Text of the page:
November 18, 2009 / 5:04 AM / in 8 years

Chip execs see China as key growth driver-study

SAN FRANCISCO, Nov 17 (Reuters) - The road to recovery for semiconductors could lead to China.

KPMG, a United States-based audit, tax and advisory firm, said a new survey of semiconductor executives pointed to China as the most important market for revenue growth in the next three years, followed by the U.S. and Taiwan.

“The expectation is that China, as an end user market, will become much more significant,” said the company partner Gary Matuszak, adding that the country is typically a manufacturing economy -- not a bastion of spending.

Additionally, he said, its scores outpaced the United States by nearly two-to-one.

The study has been conducted in collaboration with the Semiconductor Industry Association for the past four years, surveyed 113 senior level executives in the semiconductor industry, including design, foundry and device manufacturers.

Other than growing markets, three-quarters of the semiconductor executives said they expect their revenue to increase by more than five percent in 2010, with more than half of them expecting revenue gains that could exceed 10 percent.

Enthusiasm over job growth was much more muted.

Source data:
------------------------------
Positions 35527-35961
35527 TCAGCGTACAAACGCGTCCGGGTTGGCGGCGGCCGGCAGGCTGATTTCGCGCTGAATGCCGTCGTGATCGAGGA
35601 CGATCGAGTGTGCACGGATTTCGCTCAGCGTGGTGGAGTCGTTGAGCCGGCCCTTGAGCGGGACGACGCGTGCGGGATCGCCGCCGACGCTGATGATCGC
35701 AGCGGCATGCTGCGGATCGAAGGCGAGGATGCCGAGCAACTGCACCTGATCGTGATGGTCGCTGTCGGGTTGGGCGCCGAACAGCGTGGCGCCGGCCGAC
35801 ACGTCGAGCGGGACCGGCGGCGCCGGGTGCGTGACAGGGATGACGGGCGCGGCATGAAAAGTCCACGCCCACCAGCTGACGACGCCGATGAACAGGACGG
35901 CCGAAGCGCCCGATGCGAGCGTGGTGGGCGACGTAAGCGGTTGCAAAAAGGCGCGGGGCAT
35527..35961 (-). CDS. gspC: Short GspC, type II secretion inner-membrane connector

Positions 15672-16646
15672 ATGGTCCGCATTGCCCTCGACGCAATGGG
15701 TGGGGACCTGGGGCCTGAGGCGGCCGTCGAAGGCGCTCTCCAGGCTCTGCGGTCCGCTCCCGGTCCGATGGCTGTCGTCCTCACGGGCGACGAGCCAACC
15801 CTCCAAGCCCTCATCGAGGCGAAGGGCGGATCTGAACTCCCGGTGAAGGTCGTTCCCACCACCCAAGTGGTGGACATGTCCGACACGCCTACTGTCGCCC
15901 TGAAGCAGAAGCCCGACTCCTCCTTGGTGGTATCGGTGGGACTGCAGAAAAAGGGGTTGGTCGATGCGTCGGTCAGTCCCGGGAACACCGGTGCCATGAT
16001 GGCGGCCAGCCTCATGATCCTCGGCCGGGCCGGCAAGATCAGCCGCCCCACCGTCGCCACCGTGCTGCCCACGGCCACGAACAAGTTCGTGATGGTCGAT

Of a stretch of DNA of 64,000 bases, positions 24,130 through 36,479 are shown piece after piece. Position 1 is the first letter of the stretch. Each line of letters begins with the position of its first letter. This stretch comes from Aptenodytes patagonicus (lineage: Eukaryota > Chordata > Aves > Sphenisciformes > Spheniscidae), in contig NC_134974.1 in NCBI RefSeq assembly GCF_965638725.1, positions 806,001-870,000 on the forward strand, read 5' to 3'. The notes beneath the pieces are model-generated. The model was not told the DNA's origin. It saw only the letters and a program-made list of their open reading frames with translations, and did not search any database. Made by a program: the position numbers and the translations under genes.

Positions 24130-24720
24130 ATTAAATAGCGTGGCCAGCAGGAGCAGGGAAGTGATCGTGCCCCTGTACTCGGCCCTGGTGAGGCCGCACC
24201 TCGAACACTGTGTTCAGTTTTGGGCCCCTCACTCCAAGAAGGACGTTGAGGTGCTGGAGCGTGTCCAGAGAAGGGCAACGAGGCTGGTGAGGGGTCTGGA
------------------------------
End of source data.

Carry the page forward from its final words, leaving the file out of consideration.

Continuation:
Two-thirds of the survey’s respondents said their workforce would grow by one percent or more in the next year, while only one-quarter of them think growth could exceed five percent.

BREAKING DOWN THE NUMBERS

The study found semiconductor executive’s overall confidence about revenue growth, hiring, capital spending and research and development, as based on a scale the surveyors devised, nearly doubled from the past year, and was exactly the same as in 2007.

Those results were similar to the study’s previous responses, which showed dips in confidence and expected growth in many of those core areas last year as stocks were falling and fears of a prolonged recession began setting in.

“I think it’s positive in that it’s clearly much better than we were last year, and it’s trending in the right way,” KPMG’s Matuszak said. “But I think everyone would say we’re not out of the woods yet.” (Reporting by Ian Sherr; Editing by Anshuman Daga)

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